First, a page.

Extracts from an Account of the Russian Empire. a Short Sketch of the Political History of Ireland. Journal of an Embassy from the King of Great Britain to the Emperor of China. Appendix to the Journal Volume 2

Extracts from an Account of the Russian Empire. a Short Sketch of the Political History of Ireland. Journal of an Embassy from the King of Great Britain to the Emperor of China. Appendix to the Journal Volume 2

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This historic book may have numerous typos and missing text. Purchasers can download a free scanned copy of the original book (without typos) from the publisher. Not indexed. Not illustrated. 1807 edition. Excerpt: ...for the eldest son, on the death of his father, to receive a sort of investiture from the emperor, who, if no objection arises, never refuses it. They seem like the honors of the Casas Titulares in Portugal. These Tartar princes usually marry the daughters and nieces of the imperial family, and hold a certain rank at court in consequence of the alliance. They are obliged to come every year to attend the emperor's birth-day, and they then return home, being seldom detained, or employed in China in offices that require niuch literature, as their education is usually directed to military pursuits. Their weapons are chiefly the scymetar, and the bow and arrow, in the exercise of which they are remarkably expert. They seemed a good deal surprised when I once told them, in answer to their inquiries, that we had left off the use of the bow in Europe, and fought chiefly with fire-arms in its place. The bow is the emperor's favorite instrument of war; and I observe that he is always represented in the pictures as shooting at stags, wolves, and tigers with arrows, and never with a musket. Poo-ta-vang says that Moukden, or Chin-yan-tsin, as the Chinese call it, the emperor's Tartar capital, which is about two hundred miles off, is larger than Pekin, and that the emperor has immense treasures there. Scarcely any Chinese have ever been at Moukden, or indeed many miles beyond Gehol. Tuesday, September 17th. This day, being the emperor's birth-day, we set out for the court at three o'clock A.M. conducted by Van-ta-gifl, Chou-ta-gin, and our usual attendants. We reposed ourselves for above two hours in a large saloon at the entrance of the palace enclosure, where fruit, tea, warm milk, and other refreshments were brought to us. At last notice was given that the...show more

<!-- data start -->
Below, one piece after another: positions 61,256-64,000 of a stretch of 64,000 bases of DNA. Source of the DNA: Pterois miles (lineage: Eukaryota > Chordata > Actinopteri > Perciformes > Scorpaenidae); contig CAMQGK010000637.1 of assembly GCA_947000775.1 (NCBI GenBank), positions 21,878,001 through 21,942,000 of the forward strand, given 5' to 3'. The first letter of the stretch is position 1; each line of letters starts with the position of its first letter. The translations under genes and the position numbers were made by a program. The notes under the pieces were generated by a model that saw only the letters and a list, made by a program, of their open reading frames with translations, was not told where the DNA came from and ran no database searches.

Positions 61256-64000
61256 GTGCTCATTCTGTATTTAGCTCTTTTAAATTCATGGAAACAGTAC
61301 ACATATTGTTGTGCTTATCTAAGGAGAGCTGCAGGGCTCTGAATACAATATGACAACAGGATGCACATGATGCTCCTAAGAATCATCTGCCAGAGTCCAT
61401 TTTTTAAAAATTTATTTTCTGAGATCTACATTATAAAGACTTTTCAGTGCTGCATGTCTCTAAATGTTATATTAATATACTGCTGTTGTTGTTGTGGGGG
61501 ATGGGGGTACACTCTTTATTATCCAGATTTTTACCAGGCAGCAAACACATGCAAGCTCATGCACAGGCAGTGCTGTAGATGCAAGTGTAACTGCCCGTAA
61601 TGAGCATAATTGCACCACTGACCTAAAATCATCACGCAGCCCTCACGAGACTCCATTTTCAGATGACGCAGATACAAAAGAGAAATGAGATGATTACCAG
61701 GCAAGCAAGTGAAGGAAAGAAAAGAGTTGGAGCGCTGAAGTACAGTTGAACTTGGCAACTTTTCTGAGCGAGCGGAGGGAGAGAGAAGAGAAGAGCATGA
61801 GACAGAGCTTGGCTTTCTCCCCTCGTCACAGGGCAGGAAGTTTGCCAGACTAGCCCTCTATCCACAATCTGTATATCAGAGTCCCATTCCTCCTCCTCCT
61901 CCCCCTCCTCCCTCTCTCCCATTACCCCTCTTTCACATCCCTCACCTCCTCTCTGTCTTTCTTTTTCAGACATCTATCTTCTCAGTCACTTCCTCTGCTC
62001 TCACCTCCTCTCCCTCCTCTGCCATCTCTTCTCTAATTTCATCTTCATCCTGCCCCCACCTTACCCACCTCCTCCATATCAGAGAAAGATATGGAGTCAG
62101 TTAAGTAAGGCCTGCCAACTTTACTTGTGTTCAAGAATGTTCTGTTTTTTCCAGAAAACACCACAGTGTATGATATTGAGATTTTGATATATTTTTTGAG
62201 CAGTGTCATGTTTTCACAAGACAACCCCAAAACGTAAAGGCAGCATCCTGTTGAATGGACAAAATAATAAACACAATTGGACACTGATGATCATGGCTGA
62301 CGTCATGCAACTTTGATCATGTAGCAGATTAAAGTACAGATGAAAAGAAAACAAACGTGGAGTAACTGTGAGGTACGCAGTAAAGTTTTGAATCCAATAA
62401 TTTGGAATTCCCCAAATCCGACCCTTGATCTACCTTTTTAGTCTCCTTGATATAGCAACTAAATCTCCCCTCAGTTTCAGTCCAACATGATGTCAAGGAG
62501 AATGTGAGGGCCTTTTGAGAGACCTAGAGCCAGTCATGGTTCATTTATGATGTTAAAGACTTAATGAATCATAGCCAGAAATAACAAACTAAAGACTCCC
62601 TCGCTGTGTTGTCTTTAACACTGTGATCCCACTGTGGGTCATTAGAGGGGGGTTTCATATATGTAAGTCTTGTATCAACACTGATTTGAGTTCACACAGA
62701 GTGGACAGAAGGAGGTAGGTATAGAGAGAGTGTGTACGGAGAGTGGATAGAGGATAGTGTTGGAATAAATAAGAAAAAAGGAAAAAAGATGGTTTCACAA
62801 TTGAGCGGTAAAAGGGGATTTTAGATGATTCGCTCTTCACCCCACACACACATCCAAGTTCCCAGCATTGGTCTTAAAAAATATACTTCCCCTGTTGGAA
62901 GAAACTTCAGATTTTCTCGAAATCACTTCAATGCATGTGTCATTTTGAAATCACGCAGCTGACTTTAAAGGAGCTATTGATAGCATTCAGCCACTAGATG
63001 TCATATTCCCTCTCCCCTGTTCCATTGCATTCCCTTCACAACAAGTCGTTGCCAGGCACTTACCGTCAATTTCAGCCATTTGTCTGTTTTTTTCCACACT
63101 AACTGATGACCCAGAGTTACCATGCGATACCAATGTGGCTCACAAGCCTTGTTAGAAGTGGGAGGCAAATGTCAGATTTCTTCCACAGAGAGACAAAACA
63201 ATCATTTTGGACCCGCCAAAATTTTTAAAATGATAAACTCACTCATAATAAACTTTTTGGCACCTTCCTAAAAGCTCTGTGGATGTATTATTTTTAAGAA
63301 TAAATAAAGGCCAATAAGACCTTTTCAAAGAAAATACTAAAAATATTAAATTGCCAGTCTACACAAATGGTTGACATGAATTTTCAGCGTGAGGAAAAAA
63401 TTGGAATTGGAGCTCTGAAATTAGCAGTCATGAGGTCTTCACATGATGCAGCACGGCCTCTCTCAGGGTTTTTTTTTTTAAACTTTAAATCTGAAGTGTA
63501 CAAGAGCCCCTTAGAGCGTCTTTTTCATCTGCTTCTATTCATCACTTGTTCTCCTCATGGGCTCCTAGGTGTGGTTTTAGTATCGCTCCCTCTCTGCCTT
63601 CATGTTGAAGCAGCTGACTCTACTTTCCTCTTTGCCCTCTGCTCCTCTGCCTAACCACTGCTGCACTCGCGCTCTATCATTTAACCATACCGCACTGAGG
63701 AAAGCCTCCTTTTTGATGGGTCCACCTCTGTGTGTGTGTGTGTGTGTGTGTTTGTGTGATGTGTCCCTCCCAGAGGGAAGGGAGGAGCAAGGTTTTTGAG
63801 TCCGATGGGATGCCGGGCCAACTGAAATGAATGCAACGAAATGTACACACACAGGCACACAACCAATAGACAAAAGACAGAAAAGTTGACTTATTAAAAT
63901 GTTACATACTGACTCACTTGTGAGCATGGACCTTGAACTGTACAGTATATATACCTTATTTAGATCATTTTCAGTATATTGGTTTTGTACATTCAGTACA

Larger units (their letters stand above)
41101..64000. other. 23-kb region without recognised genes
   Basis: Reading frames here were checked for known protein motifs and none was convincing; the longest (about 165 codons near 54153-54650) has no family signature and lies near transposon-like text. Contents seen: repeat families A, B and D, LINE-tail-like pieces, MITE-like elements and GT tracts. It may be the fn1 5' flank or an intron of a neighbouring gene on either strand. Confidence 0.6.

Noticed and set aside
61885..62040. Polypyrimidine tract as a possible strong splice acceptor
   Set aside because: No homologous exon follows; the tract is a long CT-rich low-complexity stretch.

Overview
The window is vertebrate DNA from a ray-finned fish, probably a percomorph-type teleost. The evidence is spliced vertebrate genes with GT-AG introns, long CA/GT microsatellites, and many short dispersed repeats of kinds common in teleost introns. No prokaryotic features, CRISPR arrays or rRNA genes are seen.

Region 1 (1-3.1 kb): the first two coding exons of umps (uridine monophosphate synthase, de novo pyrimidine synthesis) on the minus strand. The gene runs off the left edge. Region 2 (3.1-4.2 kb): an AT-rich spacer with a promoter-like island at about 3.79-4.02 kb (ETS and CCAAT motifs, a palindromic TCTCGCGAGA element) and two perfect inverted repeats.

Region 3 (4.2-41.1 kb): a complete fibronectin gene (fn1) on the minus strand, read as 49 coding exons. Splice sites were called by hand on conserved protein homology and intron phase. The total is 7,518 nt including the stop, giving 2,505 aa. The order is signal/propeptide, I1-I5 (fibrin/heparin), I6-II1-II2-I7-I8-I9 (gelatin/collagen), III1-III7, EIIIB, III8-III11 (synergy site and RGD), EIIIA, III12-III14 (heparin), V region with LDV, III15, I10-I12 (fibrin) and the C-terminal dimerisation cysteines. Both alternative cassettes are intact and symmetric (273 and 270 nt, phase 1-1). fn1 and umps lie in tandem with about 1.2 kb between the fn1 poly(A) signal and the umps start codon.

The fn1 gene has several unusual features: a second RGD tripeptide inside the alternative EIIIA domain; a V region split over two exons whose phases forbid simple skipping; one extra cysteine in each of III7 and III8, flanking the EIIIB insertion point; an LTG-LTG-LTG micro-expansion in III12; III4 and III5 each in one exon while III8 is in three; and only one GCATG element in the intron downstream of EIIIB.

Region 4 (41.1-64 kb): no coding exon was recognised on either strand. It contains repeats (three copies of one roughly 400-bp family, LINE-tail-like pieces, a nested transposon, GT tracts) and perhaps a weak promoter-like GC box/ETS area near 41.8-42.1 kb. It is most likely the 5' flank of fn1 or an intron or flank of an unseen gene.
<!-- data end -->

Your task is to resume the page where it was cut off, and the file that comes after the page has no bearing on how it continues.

Product details

  • Paperback | 122 pages
  • 189 x 246 x 7mm | 231g
  • Rarebooksclub.com
  • Miami Fl, United States
  • English
  • black & white illustrations
  • 123666597X
  • 9781236665973